The last adaptation I will talk about is how our bodies can adapt to high altitudes and how it’s beneficial. Many human populations have adapted to the chronic hypoxia of high latitudes (Bigham and Les, 2014) which, of course, has a genetic basis. Adaptation to high altitudes also occurred due to the introgression of extinct hominin genes into modern humans.

Furthermore, people in the Andean mountains, people living in the highlands of Kenya and people living on the Tibetan plateau have shown that the three populations adapted to the same stress through different manners. Andeans, for instance, breathe the same way as people in lower latitudes but their red blood cells carry more oxygen per cell, which protects them from the effects of hypoxia. They also have higher amounts of hemoglobin in their blood in comparison to people who live at sea level, which also aids in counterbalancing hypoxia.

Tibetans, on the other hand, instead of having hematological adaptations, they have respiratory adaptations. Tibetans also have another adaptation which expands their blood vessels, allowing the whole body to deliver oxygen more efficiently to different parts. Further, Ethiopians don’t have higher hemoglobin counts than people who live at sea level, so “Right now we have no clue how they do it [live in high altitudes without hematologic differences in comparison to people who live at sea level]”.

Though Kenyans do have genetic adaptations to live in the highlands (Scheinfeldt et al, 2012). These genetic adaptations have arisen independently in Kenyan highlanders. The selective force, of course, is hypoxia—the same selective force that caused these physiologic changes in Andeans and Tibetans.

Conclusion

The human body is amazing. It can adapt both physiologically and physically to the environment and in turn heighten prospects for survival in most any environment on earth. These physiologic changes, of course, have followed us into the modern day and have health implications for the populations that possess these changes. Inuits, for instance, are cold-adapted while the climate is changing (which it constantly does). So, over time, when the ice caps do melt the Arctic peoples will be facing a crisis since they are adapted to a certain climate and diet.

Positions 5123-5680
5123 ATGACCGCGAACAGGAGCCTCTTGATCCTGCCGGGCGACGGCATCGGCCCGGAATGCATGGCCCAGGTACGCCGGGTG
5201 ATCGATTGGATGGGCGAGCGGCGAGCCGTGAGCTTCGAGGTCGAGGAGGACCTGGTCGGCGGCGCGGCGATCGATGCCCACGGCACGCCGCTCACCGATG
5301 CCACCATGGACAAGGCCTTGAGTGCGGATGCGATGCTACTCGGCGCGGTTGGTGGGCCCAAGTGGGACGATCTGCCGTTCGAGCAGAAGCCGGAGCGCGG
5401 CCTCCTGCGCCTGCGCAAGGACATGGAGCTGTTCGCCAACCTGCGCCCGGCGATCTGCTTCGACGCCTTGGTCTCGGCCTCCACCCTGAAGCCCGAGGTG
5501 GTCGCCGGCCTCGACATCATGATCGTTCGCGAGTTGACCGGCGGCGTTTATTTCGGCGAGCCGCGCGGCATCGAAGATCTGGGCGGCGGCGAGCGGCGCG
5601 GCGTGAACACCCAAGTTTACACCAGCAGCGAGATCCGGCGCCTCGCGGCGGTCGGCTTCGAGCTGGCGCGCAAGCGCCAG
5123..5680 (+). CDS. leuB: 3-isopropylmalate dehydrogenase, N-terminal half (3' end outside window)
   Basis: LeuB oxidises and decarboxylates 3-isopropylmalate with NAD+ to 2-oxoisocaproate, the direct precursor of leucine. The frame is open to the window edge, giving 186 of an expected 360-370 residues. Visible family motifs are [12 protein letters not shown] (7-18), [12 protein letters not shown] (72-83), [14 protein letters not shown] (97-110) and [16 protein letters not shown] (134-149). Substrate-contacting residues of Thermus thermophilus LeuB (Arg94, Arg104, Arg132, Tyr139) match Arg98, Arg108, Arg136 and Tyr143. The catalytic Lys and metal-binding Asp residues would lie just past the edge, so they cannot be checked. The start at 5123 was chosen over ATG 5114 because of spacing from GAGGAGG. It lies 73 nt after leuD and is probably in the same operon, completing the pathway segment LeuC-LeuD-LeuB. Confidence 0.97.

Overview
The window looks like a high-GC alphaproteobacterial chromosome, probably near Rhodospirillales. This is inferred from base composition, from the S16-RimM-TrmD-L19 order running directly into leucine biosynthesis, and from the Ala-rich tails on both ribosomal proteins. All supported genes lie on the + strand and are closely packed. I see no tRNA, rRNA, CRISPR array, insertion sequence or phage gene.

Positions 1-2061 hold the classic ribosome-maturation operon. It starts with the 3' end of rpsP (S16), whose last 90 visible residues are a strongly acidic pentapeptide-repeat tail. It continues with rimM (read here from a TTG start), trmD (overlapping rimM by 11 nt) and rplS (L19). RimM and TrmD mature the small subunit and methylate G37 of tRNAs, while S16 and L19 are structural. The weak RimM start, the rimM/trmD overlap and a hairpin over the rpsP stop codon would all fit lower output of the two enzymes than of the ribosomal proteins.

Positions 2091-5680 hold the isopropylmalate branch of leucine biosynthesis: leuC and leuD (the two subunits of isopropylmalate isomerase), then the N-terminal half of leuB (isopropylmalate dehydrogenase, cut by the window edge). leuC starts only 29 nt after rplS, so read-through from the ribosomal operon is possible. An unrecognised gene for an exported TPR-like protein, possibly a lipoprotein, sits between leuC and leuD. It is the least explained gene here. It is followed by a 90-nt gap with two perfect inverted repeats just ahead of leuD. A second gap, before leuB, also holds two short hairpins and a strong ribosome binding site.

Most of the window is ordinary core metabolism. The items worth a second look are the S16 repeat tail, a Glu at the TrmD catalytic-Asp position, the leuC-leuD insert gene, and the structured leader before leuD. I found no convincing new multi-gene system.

People in colder climates need shorter bodies, higher body fat, lower limb ratio, larger brains etc to better survive in the cold. A whole slew of physiologic processes aids in peoples’ survival in the Arctic, but our ability to make clothes, houses, and fire, in conjunction with our physiological dynamicness, is why we have survived in colder climates. Tropical people need long, slender bodies to better dissipate heat, sweat and run. People who evolved in higher altitudes also have hematologic and respiratory adaptations to better deal with hypoxia and less oxygen due to living at higher elevations.

These adaptations have affected us physiologically, and genetically, which leads to changes to our phenotype and are, therefore, the cause of how and why we look different today. Human biological diversity is grand, and there are a wide variety of adaptations to differing climates. The study of these differences is what makes the study of Man and the genotypic/phenotypic diversity we have is one of the most interesting sciences we have today, in my opinion. We are learning what shaped each population through their evolutionary history and how and why certain physical and physiologic adaptations occurred.